Excellent result thanks to close, partnership-based cooperation
Large engines of the MTU brand drive vehicles, construction machinery and generators for decentralised energy supply. They often have to prove their reliability for decades. The precision requirements for the components used are correspondingly high. When machining a mounting surface within an exhaust gas component, the accuracy requirements were hampered by accessibility. Rolls-Royce’s division Power Systems, which includes MTU, relies on a customized milling cutter with ISO indexable inserts from MAPAL for this difficult task.
Process reliability and very high flatness with customer-specific ISO face milling cutters from MAPAL
All application-related differences – engines for large ships have different requirements than those for construction machinery or even emergency power generators –have one thing in common: The drive units must be
- environmentally friendly
- yet reliable and
Flatness as a quality factor
These sheet metal parts are fastened to the inside of the cast elements with two screws each. The mounting surface must feature outstanding surface flatness because unevenness provides scope for the sheet metal parts to move. Due to the constant vibrations in piston engines, this could lead to problems over time and in extreme cases even to shearing of a fastening screw.
Area with restricted accessibility
For some time now, the Friedrichshafen company has been using a counterboring tool with adjustable indexable inserts and a working diameter of 51 mm for pre-machining. Due to the small and distant entry opening, the shank of the special tool, which is over 400 mm long, is cranked. Over a length of 325 mm it has a diameter of only 24 mm.
If there was only a single countersink, the finish would also be of sufficient quality with this tool. The counterboring tool centres itself in the first bolt bore and machines the first half of the mounting surface. However, as the tool centres in the other of the two bolt bores for machining the second half of the mounting surface, the indexable inserts pass over a position that has already been machined. This leads to an uneven cutting pressure. “So we were unable to comply with the required 70 μm flatness,” reports Hans Schreiner, who can draw on 40 years of experience at MTU Friedrichshafen and is responsible for tool planning and procurement for large cubic parts.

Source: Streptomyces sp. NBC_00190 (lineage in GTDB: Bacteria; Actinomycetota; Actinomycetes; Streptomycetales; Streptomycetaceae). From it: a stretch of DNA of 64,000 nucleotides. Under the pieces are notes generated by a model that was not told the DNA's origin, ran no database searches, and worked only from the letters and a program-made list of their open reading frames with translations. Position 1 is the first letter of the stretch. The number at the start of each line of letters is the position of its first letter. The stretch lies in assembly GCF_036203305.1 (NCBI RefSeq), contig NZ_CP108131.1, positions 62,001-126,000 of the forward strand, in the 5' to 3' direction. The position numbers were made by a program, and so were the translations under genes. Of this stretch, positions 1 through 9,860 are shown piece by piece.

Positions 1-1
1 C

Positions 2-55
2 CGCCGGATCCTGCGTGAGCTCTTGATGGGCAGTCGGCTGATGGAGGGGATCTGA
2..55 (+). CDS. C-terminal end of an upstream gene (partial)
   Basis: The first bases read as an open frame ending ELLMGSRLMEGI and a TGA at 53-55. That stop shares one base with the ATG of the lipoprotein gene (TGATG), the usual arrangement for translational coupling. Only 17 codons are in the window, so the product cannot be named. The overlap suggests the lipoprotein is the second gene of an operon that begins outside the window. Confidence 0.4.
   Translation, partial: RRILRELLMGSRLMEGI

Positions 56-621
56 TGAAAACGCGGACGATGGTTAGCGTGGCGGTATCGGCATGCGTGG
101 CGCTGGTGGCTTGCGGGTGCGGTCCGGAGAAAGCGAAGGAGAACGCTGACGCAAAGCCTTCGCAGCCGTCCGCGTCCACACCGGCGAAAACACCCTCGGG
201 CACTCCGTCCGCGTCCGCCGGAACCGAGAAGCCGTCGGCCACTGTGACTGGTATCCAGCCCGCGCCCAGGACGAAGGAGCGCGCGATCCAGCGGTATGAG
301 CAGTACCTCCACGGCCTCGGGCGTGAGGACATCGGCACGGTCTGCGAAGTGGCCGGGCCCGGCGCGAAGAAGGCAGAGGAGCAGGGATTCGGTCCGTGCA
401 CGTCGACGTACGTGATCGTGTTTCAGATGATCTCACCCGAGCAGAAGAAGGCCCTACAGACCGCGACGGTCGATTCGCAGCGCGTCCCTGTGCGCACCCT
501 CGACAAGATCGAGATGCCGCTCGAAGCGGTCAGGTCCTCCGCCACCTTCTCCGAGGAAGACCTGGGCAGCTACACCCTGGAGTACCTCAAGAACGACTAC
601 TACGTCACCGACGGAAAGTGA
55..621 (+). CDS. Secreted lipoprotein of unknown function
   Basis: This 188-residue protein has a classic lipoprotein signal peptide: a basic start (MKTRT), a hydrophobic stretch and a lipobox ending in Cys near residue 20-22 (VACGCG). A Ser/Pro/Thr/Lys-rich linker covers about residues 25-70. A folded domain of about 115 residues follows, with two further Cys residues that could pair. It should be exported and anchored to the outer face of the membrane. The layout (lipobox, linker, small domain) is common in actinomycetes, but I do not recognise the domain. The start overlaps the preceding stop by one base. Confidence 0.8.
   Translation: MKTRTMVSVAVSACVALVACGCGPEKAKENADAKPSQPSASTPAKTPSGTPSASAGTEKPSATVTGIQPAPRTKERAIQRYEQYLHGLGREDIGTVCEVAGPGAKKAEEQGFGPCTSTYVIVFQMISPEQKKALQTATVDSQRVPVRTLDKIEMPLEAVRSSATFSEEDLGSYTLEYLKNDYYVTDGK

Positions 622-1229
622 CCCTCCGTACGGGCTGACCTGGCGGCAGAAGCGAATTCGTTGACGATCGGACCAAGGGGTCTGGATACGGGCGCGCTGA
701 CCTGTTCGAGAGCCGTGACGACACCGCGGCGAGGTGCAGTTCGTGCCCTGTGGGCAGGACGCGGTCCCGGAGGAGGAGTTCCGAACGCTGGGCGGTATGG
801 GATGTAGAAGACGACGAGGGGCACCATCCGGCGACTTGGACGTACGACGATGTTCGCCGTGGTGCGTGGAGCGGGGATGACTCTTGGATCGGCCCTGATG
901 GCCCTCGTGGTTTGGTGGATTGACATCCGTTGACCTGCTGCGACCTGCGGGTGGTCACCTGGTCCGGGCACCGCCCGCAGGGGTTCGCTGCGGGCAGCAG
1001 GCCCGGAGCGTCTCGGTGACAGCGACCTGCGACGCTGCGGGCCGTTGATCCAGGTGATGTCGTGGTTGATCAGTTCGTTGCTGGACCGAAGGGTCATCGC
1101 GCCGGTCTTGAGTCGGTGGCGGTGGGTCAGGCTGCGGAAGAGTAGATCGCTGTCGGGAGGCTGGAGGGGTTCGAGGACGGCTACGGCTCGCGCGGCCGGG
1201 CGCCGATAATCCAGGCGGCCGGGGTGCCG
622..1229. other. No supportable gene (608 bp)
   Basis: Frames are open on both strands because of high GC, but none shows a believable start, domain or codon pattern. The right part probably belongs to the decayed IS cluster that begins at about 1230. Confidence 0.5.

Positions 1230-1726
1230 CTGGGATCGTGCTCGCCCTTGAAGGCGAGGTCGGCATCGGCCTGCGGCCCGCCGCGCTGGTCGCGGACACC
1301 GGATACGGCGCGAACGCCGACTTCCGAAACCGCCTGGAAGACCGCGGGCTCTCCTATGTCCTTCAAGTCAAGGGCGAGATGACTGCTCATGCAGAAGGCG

Changing methods with MAPAL
rectangular opening only 54 mm wide, it was clear that we needed a special tool,” says Hans Schreiner. “We approached MAPAL with our problem,
because MAPAL has a reputation for mastering even difficult challenges. Other providers had already declined from the start.”
For MTU Friedrichshafen, MAPAL developed a 400 mm long milling cutter for finish machining. Its solid carbide shank has a diameter of 32 mm at the weakest point and is therefore significantly more stable than the shank of the counterboring tool. The face milling head is brazed onto it with four
tangentially arranged, adjustable ISO indexable inserts. The largest external dimension of the milling head is 63.5 mm. It fits through the 54 mm wide opening only at a defined spindle position. The indexable inserts with two cutting edges are set at an angle of 45°. They are arranged asymmetrically and have four different flight diameters: 19.5; 27.5; 44.5 and 54.5 mm. Despite a traverse path of only 10 mm, the entire surface with a length of 70 mm can be machined.
The arrangement of the inserts presented both the tool developers at MAPAL and our NC programmers with special challenges,” says Stefan Wohnhas. The Aalen-based precision tool specialists also had to use all their experience to ensure optimum axial run-out despite the complex asymmetry of the machining head. This was successful. Using an axial adjustment option, the axial run-out can be adjusted to the μm.
Working together for a special tool
Conversely, MTU technicians made a significant contribution to the success of the project by making adjustments to the workpiece. In order to prevent the feared instability caused by a shank that is too thin, they made a minimal design modification at the entry opening.
Requirements clearly exceeded
“Extensive measurements on a specially designed test engine confirmed the effect of fine machining with the special milling cutter developed by MAPAL,” adds Stefan Wohnhas: “We received a tool with which we were able to sustainably improve the low maintenance and long-term quality of our large engines by minimally invasive face milling with a long projection length.”